Therefore, we strongly believe that the purpose of the token is to add value to the OpenBazaar network, and help catalyse adoption. It is for this reason that these smart contracts require OBT instead of Ethereum, as we are able to distribute free tokens to contributors and early adopters (sellers, buyers, moderators) of the protocol, and run an incentive engine through the OpenBazaar Foundation to promote adoption.
The framework we propose in this article uses smart contracts on the Ethereum blockchain to coordinate and incentivise the discovery of content on the OpenBazaar network. The first implementation of this framework, the creation of a decentralised ad-space and adwords, adds value to OpenBazaar by enhancing the search and discovery of goods services that is:
- Decentralised and censorship-resistant
- Independent of the success or failure of OB1, or other companies built on top of OpenBazaar
It is a complementary feature to third party search and discovery tools that is run by token holders (i.e. the community).
Objection #2: Tokens are a new and unproven model
This is still true, but if there is a way that a token can add utility to the protocol and value for the community, in a decentralised manner, it should be explored. If OBT is successful, it will add value to the OpenBazaar protocol in conjunction with third party search and discovery tools.
Also the token itself is somewhat independent from the contracts used to deliver content to channels and adwords. These contracts can be retired or replaced without threatening the total stock of OBT or the protocol. Thus the utility of OBT can evolve with the protocol, and pivot to new or better models in the future.
Objection #3: A token could increase the barriers to entry
The functions of an OpenBazaar token should not be a gatekeeper to using the protocol. Here, OBT (and the gas required to make changes in the smart contract) is used to enhance the search and discovery of goods and services in a decentralised manner. However, OBT is not required to search and discover listings via third parties, or any of the core functions of the protocol (i.e. buying, selling, chat, ratings etc).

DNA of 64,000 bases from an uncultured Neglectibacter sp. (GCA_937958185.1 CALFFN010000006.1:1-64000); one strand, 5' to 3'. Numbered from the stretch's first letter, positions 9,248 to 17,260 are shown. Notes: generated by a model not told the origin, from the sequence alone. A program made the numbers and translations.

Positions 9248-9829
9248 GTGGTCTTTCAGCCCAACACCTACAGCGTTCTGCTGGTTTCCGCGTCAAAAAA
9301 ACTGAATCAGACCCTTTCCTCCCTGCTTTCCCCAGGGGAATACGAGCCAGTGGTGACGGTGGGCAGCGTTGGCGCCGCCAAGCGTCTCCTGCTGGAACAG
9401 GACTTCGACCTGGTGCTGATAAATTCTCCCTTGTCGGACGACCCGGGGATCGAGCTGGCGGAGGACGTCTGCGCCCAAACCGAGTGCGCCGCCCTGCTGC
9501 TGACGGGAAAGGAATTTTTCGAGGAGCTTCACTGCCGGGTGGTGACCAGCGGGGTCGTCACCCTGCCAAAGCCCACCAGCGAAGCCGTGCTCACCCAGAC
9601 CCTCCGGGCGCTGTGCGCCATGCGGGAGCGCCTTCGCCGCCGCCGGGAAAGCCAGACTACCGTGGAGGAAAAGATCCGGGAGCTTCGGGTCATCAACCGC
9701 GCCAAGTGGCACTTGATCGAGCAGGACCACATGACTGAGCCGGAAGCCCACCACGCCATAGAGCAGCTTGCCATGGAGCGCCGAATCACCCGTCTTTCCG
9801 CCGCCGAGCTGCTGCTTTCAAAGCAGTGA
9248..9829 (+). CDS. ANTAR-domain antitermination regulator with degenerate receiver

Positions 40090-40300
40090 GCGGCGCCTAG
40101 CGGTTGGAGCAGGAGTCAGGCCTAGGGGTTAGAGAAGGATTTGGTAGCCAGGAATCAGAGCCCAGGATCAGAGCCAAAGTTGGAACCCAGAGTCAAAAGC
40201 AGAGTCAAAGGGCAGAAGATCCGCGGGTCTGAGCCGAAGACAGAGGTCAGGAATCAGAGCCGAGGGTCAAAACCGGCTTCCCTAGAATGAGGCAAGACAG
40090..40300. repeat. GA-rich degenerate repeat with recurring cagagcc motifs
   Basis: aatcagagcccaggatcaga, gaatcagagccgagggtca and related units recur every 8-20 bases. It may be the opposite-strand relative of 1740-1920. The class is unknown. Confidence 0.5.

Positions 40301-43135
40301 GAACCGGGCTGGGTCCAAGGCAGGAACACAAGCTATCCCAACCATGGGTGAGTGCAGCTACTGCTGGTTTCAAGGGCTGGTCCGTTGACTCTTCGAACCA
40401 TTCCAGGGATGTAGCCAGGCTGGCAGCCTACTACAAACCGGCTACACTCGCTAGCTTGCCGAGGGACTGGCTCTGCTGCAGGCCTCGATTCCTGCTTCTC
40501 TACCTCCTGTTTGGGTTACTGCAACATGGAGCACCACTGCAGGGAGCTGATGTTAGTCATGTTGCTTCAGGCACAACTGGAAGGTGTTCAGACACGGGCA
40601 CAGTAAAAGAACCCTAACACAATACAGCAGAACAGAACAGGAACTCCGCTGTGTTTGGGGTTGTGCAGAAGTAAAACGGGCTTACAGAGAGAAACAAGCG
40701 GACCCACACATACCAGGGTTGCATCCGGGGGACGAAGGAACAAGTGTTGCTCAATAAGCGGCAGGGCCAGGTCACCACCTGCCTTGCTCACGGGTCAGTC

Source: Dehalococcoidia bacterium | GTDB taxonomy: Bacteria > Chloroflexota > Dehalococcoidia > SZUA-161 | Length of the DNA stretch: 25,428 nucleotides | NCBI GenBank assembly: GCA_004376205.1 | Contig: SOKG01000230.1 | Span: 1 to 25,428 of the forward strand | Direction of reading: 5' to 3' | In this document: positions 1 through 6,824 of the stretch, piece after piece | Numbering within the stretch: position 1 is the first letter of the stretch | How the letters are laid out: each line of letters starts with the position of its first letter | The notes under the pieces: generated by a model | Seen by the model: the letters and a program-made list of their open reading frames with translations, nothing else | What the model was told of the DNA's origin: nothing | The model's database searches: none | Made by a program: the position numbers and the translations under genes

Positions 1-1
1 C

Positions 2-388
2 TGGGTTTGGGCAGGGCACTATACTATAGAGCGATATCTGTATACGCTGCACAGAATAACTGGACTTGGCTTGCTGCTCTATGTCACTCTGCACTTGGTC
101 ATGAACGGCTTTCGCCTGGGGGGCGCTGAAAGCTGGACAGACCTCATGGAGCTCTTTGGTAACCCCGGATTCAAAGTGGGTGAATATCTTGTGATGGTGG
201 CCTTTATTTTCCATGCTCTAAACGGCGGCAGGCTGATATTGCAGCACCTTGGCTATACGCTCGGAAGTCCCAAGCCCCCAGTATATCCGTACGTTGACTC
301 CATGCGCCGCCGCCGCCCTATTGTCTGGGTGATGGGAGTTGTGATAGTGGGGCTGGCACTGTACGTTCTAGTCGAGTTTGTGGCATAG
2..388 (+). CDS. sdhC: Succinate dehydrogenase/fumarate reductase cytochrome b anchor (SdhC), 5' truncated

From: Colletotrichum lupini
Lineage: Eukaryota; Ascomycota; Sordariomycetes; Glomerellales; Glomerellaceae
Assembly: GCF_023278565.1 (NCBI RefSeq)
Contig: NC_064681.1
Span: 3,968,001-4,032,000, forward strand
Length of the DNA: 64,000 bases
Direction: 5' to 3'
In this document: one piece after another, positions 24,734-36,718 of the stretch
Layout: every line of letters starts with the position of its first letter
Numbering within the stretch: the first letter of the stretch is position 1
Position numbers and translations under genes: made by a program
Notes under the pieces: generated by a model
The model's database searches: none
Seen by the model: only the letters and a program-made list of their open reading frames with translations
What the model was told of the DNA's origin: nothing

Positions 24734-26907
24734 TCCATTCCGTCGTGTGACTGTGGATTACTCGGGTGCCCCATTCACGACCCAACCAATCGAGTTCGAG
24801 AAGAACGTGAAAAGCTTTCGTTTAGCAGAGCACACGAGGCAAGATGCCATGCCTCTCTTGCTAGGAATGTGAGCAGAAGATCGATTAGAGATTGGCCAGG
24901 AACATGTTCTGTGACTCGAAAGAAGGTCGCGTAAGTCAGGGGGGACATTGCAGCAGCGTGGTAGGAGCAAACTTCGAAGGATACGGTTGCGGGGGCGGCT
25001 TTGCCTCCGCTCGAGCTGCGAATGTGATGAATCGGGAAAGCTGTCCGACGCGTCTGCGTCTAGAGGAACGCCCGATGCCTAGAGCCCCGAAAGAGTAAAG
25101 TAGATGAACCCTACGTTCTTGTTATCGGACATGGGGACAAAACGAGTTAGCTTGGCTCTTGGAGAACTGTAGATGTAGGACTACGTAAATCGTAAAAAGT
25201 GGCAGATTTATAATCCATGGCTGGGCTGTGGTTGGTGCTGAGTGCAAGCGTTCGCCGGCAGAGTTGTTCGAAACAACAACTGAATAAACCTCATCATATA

Objection #4: Token sales are a regulatory unknown
A key quote from the investor bulletin was the issue of whether tokens fit the definition of a ‘security’:
Depending on the facts and circumstances of each individual ICO, the virtual coins or tokens that are offered or sold may be securities. If they are securities, the offer and sale of these virtual coins or tokens in an ICO are subject to the federal securities laws.
Under Section 2(a)(1) of the Securities Act and Section 3(a)(10) of the Exchange Act, a security includes “an investment contract.” See 15 U.S.C. §§ 77b-77c. An investment contract is an investment of money in a common enterprise with a reasonable expectation of profits to be derived from the entrepreneurial or managerial efforts of others.
While we are not lawyers or giving financial advice, in our opinion it is reasonable to conclude OBT is not a security according to this definition. Furthermore, platforms such as Coinlist now exist to facilitate regulatory compliant token sales to accredited investors. However, even if government agencies issued strict regulatory guidelines, it would fail to disrupt the core functions of OpenBazaar, which the token is not required for.
The token sale would be an opportunity to distribute tokens to users of OpenBazaar who believe in decentralisation and free trade and are not solely focused on speculation. It is essential that a portion of OBT is distributed to existing users, and incentivise new and existing ecommerce Vendors to extend their footprint into OpenBazaar. The utility of OBT primarily serves Vendors who wish to advertise their goods and services on the network, in a decentralised manner. While speculators will undoubtedly be interested in profiting off the token, the fundamental utility of token is unambiguous.
The token would not increase the barriers to entry into the OpenBazaar network. As mentioned earlier, the ability to use the protocol is unaffected by the existence of the token. Vendors can also advertise their goods and services via centralised channels and third party search engines.
Given that the token model described here doesn’t appear to be a security, and has concrete utility to help Vendors sell their goods and services, we feel that OBT will be viewed favourably within the emerging regulatory guidelines. If burdensome regulations are imposed on tokens in a local jurisdiction, the OpenBazaar protocol itself is unaffected by the difficulties in obtaining tokens by those users. Moreover, token holders that are not affected by these regulations are minimally impacted.
As a project, we are excited by this next chapter and the value we aim to create within the OpenBazaar ecosystem. We encourage you to reach out to us to give us your feedback and ideas in the coming months as we refine the utilities of the token.